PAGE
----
halitosis can be caused by a number of medical conditions, some of them mild, others more serious. These can include sinusitis, gingivitis, tooth decay, periodontitis and tonsil stones. However, in the rarest of cases, injuries to the mouth or head may also cause bad breath. One man in south China provides a case in point.
Li Fuyan, a 30-year-old from the Yunnan Province, recently entered the Yuxi City People's Hospital complaining of headaches, difficulty breathing and bad breath, according to the Associated Press.
After X-raying the man's skull, doctors made an unusual discovery. Li had a knife blade in his head.
The news source said that the blade appeared to have entered under the right side of the man's jaw, near his neck. It penetrated into the center of his skull but did not severe any major arteries or nerves.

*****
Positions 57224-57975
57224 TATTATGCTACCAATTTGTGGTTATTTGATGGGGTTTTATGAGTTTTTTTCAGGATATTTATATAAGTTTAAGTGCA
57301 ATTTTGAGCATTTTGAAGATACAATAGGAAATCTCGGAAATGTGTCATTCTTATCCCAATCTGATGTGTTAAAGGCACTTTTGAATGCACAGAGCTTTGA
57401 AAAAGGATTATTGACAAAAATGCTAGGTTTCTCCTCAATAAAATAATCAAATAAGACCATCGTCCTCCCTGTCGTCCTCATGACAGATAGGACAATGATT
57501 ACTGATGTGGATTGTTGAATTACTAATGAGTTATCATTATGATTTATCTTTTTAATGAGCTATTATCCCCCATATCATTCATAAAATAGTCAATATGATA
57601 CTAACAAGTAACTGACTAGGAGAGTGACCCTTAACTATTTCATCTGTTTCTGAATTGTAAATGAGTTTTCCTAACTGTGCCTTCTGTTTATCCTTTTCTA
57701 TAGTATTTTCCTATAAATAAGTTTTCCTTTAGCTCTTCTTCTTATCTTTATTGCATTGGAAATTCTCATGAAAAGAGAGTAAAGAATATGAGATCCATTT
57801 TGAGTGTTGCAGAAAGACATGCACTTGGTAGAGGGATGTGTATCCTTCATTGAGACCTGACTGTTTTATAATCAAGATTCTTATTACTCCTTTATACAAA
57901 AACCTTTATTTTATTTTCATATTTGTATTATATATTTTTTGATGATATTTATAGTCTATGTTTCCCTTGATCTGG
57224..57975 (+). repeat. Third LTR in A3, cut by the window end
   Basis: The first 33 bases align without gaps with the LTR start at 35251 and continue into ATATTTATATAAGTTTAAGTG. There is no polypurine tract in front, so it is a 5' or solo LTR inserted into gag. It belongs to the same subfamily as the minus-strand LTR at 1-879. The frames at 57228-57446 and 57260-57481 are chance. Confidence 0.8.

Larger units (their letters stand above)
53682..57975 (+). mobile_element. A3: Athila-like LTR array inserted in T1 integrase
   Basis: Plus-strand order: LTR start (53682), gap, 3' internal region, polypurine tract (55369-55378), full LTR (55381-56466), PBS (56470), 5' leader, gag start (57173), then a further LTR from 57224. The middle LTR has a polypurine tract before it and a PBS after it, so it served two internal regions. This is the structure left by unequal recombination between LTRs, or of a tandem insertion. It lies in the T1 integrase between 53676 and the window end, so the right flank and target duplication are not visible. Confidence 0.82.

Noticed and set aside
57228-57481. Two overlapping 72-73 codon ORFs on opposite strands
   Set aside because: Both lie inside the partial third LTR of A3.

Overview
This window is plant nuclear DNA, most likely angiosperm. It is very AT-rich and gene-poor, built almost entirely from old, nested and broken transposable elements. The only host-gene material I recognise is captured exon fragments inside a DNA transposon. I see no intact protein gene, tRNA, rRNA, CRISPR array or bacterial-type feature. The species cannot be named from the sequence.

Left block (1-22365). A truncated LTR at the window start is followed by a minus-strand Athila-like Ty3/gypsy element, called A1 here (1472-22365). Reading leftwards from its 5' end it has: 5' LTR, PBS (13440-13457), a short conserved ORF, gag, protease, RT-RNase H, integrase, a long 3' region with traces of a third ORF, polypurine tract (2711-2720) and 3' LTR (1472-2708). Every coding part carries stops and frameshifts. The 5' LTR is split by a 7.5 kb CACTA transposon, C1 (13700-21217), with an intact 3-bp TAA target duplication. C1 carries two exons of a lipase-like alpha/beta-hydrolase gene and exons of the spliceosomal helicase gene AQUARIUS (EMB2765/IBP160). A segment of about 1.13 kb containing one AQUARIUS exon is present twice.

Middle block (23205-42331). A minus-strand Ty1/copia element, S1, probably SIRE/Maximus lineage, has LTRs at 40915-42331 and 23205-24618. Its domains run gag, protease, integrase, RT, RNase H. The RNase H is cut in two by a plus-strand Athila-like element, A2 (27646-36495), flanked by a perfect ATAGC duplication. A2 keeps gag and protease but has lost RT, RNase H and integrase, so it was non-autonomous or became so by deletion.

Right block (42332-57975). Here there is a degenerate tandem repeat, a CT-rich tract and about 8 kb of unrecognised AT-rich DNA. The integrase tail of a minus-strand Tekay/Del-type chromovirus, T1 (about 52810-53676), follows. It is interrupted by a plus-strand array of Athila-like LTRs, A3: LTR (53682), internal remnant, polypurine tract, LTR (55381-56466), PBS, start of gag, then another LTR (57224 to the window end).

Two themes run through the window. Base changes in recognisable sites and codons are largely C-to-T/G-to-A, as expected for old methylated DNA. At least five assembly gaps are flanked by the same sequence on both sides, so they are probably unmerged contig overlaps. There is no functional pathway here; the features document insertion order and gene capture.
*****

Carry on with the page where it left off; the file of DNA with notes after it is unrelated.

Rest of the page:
The patient recalled having been stabbed in the head during a robbery four years previously, but he had not noticed that the blade snapped off in his skull.
In rare cases, bad breath can indicate serious medical conditions. These can include kidney failure, diabetes, acid reflux and other disease, according to the Mayo Clinic. Apparently, foreign objects can do the same.
When halitosis is overpowering, simply rinsing with a specialty breath freshening product can neutralize odors and leave the mouth moist.